I think we are at an impasse. Mostly because for most of the world, First world included, the right to bear arms is NOT a right, but a privilege the government can take away. So you and many others see gun restrictions as being reasonable and right.
Personally I don't care that
much (at least for this particular discussion) about what other countries are doing per se
. Except that 1) some countries otherwise fairly comparable in development, civic culture and the like to the US have much lower rates of violent death and 2) it is true that, whatever one thinks of the particular prioritization of rights generally speaking
, practically all rights recognized as such by the law do
get reviewed and managed in certain ways by the US government in various cases. This is nothing particularly new. So comparisons to how other countries have OR have not chosen to regulate weapons are not off the table once you notice those.
Fort me it is different because it IS a right, and it is named up there with the right of the freedom of speech, movement, assembly, religion, due process and others. Right now, rights can be limited in the US, but only under due process, and for most people, on a case by case basis in the courts. You and many pothers would, at the stroke of a pen, limit or outright remove the right of everyone because YOU do not see the 2nd as a right, but a danger. So you would flat out heavily restrict or remove it altogether.
Eh, maybe this works better if you want to quote individual people saying precisely: "We must ban all
guns." And then I'm just assuming that the writers of the 2nd were specifically imagining fire
arms. I don't think it specifically says
so, since you keep pointing to that line over everything else. On the same sort of, 'This trumps everything and this is all they wrote' kind of logic, one could equally well assume
they meant we should have the best weapons available anywhere, petrol bombs and humvees, tanks, and a few MiGs or nukes if one can afford them... And hey those are arms too. How could anyone really argue. They just said 'arms.' 'Well read it, it's in the Constitution, it's that simple.' That's pretty much how you're arguing.
I suppose someone else might
also come along and say fairly enough that as long as one has access to knives, those are arms too, they didn't say
you get guns, but that might be a touch more obviously against historical precedent... Then again, in the days of the writing, 'guns' did not mean multiple accurate rapid shots and many round magazines. Perhaps they didn't intend that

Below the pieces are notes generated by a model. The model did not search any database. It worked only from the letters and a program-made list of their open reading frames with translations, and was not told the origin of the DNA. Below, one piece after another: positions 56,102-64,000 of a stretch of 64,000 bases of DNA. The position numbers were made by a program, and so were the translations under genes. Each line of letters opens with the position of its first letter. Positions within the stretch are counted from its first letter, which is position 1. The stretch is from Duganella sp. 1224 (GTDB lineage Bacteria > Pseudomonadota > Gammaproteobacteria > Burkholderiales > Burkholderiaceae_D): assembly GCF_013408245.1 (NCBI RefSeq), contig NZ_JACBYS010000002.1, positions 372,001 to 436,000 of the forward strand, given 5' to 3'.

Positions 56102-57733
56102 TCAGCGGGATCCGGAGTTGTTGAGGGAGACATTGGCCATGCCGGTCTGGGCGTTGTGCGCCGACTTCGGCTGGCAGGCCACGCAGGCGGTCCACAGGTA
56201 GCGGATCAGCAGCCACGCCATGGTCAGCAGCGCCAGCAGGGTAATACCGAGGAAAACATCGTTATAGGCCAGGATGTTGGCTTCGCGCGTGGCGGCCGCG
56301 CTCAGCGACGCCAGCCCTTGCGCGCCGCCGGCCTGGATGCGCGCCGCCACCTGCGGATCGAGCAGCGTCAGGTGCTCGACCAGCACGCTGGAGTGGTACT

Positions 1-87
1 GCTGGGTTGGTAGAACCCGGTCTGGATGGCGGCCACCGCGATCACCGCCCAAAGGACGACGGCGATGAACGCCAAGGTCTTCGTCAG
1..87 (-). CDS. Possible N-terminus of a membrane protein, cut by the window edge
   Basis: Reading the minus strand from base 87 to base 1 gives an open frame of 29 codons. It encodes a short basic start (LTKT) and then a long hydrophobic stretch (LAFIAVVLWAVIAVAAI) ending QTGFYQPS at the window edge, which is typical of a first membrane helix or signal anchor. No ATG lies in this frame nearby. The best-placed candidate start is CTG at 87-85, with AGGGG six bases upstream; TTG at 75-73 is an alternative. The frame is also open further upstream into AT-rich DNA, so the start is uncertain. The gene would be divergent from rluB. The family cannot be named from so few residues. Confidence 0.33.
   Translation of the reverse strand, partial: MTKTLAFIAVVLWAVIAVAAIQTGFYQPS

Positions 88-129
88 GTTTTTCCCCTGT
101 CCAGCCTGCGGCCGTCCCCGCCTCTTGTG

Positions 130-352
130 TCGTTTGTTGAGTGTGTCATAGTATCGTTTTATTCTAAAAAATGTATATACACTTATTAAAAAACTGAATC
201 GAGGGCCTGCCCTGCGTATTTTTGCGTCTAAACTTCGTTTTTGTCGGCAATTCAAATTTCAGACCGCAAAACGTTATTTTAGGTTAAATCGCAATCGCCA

at all. Who the heck knows.
THAT is the danger I see. That is mainly why I see it as an attack on the restricting of a right, of potentially all rights. Because you limit or remove something hundreds of millions of Americans see as an unalienable right,
Stop there for a second. There are lots of things lots of people "see" as this or that, for example quite a few vocal ones still see
God telling them who to marry and who not to... But let's leave that alone a minute unless you mean to make it some mechanical reason to do whatever X number of people say...
I've been over this before in another thread on the subject somewhere. Look at the whole
Second Amendment, not just the part you keep pointing at. They say
you get to be part of a well-organized militia and then
you get to bear arms. Well in the early 20th century, the government defined a well-organized militia as something the Secretary of Defense gets to request and certify. Would you, perhaps, care to argue that the government shouldn't be in a position to be doing this even in the modern era? It might make your argument consistent, but I wonder where that
would leave us too. Or, how do you deal with this part of the text?
If you don't have a recognized militia, how do you get to bear arms? Any two (at least American citizen) Al Qaeda in Minnesota members could gather an arsenal of weapons suitable to rampage/ outright destroy a good-sized school or office building (ahem, they're hardly the only ones), claim they had 'organized themselves' as a militia
and until they bomb someone, hey that's their inalienable right?
Rights are something that every person has, unalienable and (should be) unremoveable. No government grants rights. The fact people believe that is laughable because then it's not a right, but a privilege if it's the government that who has and hasn't rights.